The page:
SLAC National Accelerator Laboratory has made a new type of accelerator structure that gives 10 times larger energy gain over the same distance in a regular accelerator. Accelerators can be made 10 times shorter or more powerful.
Above – SLAC scientists have invented a copper accelerator structure that could make future X-ray lasers and accelerators for radiation therapy more compact. It feeds terahertz radiation into a tiny cavity to boost particles to tremendous energies. This image shows one half of the structure with the cavity in the circled area. Inset: Scanning electron microscope image of a section of the cavity, which is 3.5 millimeters long and 280 microns wide at its narrowest point. (Chris Pearson/Emilio Nanni/SLAC National Accelerator Laboratory)
The new systems use terahertz radiation to boost particle energies instead of radio-frequency (RF) fields fed into specifically shaped accelerator structures or cavities. Each cavity can deliver only a limited energy boost over a given distance. Very long strings of cavities are needed to produce high-energy beams.
Terahertz waves are 10 times shorter than radio waves, cavities in a terahertz accelerator can also be much smaller. In fact, the one invented in this study was only 0.2 inches long.
This technology will be used for electron guns, next-generation X-ray lasers and electron microscopes. The microscopes allow us to see in real-time how nature works on the atomic level. These beams could also be used for cancer treatment.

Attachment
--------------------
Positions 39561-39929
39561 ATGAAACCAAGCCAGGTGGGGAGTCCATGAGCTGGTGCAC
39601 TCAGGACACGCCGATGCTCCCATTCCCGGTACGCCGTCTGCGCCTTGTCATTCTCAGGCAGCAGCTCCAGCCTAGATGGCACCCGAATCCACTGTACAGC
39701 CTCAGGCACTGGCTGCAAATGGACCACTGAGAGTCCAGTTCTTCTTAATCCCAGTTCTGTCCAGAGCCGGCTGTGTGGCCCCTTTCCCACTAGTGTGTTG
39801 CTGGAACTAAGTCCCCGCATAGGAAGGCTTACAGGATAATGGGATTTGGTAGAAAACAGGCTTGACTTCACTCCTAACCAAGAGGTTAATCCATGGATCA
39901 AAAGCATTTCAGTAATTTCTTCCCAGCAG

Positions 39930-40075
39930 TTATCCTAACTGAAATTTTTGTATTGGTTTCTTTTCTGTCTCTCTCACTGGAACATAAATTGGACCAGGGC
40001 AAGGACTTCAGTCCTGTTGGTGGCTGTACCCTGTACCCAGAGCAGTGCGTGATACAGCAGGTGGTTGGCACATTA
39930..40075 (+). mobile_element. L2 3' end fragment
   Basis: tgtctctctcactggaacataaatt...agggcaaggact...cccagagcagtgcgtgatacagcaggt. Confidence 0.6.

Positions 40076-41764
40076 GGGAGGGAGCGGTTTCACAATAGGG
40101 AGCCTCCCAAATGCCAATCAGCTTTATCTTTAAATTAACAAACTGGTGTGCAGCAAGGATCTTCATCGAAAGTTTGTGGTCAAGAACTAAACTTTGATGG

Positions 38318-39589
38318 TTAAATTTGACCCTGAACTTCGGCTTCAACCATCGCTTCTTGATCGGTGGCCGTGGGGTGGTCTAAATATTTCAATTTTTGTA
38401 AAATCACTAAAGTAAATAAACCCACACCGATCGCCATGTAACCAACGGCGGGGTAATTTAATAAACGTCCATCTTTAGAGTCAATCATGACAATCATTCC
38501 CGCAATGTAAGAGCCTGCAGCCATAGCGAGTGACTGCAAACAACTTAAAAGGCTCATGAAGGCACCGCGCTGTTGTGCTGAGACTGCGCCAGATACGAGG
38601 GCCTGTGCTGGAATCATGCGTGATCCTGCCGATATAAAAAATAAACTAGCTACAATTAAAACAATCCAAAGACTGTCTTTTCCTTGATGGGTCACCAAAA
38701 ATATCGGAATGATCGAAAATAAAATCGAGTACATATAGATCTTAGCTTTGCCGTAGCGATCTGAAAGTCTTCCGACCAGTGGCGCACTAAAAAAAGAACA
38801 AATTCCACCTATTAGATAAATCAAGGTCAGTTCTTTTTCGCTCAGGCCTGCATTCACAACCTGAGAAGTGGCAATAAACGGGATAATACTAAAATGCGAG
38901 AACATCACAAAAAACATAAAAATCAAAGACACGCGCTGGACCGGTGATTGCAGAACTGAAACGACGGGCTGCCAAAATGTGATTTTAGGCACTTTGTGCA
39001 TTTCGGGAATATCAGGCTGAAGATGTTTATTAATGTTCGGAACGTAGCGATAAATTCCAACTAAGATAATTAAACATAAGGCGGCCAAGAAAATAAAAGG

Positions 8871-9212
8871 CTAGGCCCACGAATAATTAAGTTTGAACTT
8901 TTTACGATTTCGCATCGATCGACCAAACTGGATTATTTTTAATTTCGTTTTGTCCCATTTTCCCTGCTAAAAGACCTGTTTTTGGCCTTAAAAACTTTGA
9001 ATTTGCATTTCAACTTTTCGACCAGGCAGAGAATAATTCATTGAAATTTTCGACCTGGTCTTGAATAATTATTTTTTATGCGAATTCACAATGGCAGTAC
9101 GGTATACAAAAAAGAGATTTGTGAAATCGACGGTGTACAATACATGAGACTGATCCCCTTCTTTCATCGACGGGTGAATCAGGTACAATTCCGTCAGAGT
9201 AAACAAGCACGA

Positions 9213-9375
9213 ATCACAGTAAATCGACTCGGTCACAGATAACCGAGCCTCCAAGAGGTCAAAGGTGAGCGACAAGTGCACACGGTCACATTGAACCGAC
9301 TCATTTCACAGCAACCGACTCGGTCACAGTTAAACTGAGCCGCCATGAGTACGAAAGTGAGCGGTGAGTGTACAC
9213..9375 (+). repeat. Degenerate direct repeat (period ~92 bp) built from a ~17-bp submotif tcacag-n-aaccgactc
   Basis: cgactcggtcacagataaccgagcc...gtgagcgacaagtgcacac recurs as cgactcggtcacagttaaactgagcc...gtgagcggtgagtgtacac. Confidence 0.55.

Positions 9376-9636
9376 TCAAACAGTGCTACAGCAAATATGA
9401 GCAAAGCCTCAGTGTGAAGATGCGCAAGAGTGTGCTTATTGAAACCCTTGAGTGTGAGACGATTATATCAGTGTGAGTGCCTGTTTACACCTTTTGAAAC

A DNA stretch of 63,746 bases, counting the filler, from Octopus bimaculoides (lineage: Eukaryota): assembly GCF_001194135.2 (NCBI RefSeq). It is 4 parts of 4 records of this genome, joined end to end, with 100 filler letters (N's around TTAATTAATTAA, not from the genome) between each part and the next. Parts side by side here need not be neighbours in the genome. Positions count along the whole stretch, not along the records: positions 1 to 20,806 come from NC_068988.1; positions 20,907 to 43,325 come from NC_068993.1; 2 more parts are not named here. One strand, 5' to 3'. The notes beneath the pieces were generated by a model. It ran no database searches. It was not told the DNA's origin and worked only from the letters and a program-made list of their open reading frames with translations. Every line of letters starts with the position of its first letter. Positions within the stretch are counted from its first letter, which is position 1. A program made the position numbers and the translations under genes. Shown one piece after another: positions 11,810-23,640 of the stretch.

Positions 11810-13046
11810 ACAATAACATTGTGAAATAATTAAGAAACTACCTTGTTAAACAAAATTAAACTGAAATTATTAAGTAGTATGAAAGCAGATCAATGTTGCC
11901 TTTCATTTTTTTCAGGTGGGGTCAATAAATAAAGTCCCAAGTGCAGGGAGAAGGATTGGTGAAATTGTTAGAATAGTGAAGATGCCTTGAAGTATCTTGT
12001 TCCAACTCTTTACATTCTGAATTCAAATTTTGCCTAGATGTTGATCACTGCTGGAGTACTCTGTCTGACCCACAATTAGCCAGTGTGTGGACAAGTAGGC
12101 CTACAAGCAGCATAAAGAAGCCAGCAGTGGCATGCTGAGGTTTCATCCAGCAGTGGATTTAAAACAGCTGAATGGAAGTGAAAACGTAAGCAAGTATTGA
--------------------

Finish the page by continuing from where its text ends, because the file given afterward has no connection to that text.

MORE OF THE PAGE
We report the experimental demonstration of a mm-wave electron accelerating structure powered by a high-power rf source. We demonstrate reliable coupling of an unprecedented rf power—up to 575 kW into the mm-wave accelerator structure using a quasi-optical setup. This standing wave accelerating structure consists of a single-cell copper cavity and a Gaussian to TM01 mode converter. The accelerator structure is powered by 110 GHz, 10-ns long rf pulses. These pulses are chopped from 3 ms pulses from a gyrotron oscillator using a laser-driven silicon switch. We show an unprecedented high gradient up to 230 MV/m that corresponds to a peak surface electric field of more than 520 MV/m. We have achieved these results after conditioning the cavity with more than 105 pulses. We also report preliminary measurements of rf breakdown rates, which are important for understanding rf breakdown physics in the millimeter-wave regime. These results open up many frontiers for applications not only limited to the next generation particle accelerators but also x-ray generation, probing material dynamics, and nonlinear light-matter interactions at mm-wave frequency.
SOURCES- SLAC National Accelerator Laboratory, Applied Physics Letters
Written By Brian Wang, Nextbigfuture.com